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International Religious Freedom: Findings and Policy
This law was enacted in 1998 as Public Law 105-292 and has been sunsequently amended. It is codified in Chapter 73 of Title 22 of the U.S. Code.

 

 


See also the CENTRAL guide to Security, Sanctions, and Compliance.

 

This page reproduces the findings and statement of policy. See also the other sections of the law:

 

 

 


§6401. Findings; policy

(a) Findings

Congress makes the following findings:

(1) The right to freedom of religion undergirds the very origin and existence of the United States. Many of our Nation's founders fled religious persecution abroad, cherishing in their hearts and minds the ideal of religious freedom. They established in law, as a fundamental right and as a pillar of our Nation, the right to freedom of religion. From its birth to this day, the United States has prized this legacy of religious freedom and honored this heritage by standing for religious freedom and offering refuge to those suffering religious persecution.

(2) Freedom of religious belief and practice is a universal human right and fundamental freedom articulated in numerous international instruments, including the Universal Declaration of Human Rights, the International Covenant on Civil and Political Rights, the Helsinki Accords, the Declaration on the Elimination of All Forms of Intolerance and Discrimination Based on Religion or Belief, the United Nations Charter, and the European Convention for the Protection of Human Rights and Fundamental Freedoms.

(3) Article 18 of the Universal Declaration of Human Rights recognizes that “Everyone has the right to freedom of thought, conscience, and religion. This right includes freedom to change his religion or belief, and freedom, either alone or in community with others and in public or private, to manifest his religion or belief in teaching, practice, worship, and observance.”. Article 18(1) of the International Covenant on Civil and Political Rights recognizes that “Everyone shall have the right to freedom of thought, conscience, and religion. This right shall include freedom to have or to adopt a religion or belief of his choice, and freedom, either individually or in community with others and in public or private, to manifest his religion or belief in worship, observance, practice, and teaching”. Governments have the responsibility to protect the fundamental rights of their citizens and to pursue justice for all. Religious freedom is a fundamental right of every individual, regardless of race, sex, country, creed, or nationality, and should never be arbitrarily abridged by any government.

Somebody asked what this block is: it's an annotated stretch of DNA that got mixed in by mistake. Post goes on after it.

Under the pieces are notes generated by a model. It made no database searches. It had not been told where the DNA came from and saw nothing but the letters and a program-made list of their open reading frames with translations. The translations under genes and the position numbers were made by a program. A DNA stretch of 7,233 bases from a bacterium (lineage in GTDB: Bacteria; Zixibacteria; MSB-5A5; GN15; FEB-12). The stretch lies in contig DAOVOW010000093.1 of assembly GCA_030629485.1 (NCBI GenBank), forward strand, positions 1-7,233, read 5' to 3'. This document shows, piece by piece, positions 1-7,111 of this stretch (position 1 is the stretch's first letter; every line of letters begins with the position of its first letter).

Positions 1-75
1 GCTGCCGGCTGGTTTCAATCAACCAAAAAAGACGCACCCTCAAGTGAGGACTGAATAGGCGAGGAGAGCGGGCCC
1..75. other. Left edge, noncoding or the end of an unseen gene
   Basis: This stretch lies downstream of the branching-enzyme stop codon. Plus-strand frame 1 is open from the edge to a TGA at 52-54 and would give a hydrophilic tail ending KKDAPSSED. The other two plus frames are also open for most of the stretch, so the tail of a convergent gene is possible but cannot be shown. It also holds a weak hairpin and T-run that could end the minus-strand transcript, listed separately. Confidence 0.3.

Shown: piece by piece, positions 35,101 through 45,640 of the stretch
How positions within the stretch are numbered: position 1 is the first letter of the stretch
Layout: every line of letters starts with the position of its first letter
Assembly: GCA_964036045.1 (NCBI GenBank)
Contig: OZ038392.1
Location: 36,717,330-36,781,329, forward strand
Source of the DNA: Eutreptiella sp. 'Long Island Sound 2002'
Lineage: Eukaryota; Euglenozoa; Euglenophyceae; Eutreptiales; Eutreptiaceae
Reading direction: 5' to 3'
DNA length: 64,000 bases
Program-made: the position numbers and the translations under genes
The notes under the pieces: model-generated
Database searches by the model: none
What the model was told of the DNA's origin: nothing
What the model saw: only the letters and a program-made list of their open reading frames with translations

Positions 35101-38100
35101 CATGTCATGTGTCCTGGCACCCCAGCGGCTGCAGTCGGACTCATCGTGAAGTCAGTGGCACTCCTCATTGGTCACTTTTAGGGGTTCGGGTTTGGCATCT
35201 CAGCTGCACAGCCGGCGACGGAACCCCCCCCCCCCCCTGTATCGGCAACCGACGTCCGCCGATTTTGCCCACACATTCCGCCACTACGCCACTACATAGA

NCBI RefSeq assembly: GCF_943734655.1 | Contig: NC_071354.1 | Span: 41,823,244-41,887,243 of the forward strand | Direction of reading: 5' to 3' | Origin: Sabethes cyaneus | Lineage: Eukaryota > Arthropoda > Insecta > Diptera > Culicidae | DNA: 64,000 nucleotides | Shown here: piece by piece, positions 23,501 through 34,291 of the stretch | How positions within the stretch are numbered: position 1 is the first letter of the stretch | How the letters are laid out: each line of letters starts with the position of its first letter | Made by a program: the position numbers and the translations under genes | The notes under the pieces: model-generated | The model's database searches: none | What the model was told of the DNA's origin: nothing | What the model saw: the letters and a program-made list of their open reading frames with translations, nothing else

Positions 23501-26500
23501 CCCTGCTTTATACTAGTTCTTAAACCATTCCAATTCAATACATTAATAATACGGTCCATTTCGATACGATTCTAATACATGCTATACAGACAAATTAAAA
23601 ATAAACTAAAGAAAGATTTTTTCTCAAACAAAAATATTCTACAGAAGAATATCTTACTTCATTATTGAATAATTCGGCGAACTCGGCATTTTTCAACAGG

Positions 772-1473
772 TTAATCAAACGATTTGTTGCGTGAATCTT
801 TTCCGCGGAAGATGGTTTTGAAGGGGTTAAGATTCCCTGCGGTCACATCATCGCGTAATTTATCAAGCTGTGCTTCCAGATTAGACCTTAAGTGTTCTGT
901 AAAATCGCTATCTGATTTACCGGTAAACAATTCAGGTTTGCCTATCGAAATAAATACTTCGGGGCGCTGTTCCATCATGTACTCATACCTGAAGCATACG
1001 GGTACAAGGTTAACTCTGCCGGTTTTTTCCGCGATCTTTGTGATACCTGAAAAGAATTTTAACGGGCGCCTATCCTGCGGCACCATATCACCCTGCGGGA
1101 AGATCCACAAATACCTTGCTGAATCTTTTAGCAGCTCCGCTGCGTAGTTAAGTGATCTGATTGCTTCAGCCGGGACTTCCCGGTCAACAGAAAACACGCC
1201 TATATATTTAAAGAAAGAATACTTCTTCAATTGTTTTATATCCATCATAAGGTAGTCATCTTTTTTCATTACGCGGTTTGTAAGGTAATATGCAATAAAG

(4) The right to freedom of religion is under renewed and, in some cases, increasing assault in many countries around the world. More than one-half of the world's population lives under regimes that severely restrict or prohibit the freedom of their citizens to study, believe, observe, and freely practice the religious faith of their choice. Religious believers and communities suffer both government-sponsored and government-tolerated violations of their rights to religious freedom. Among the many forms of such violations are state-sponsored slander campaigns, confiscations of property, surveillance by security police, including by special divisions of “religious police”, severe prohibitions against construction and repair of places of worship, denial of the right to assemble and relegation of religious communities to illegal status through arbitrary registration laws, prohibitions against the pursuit of education or public office, and prohibitions against publishing, distributing, or possessing religious literature and materials.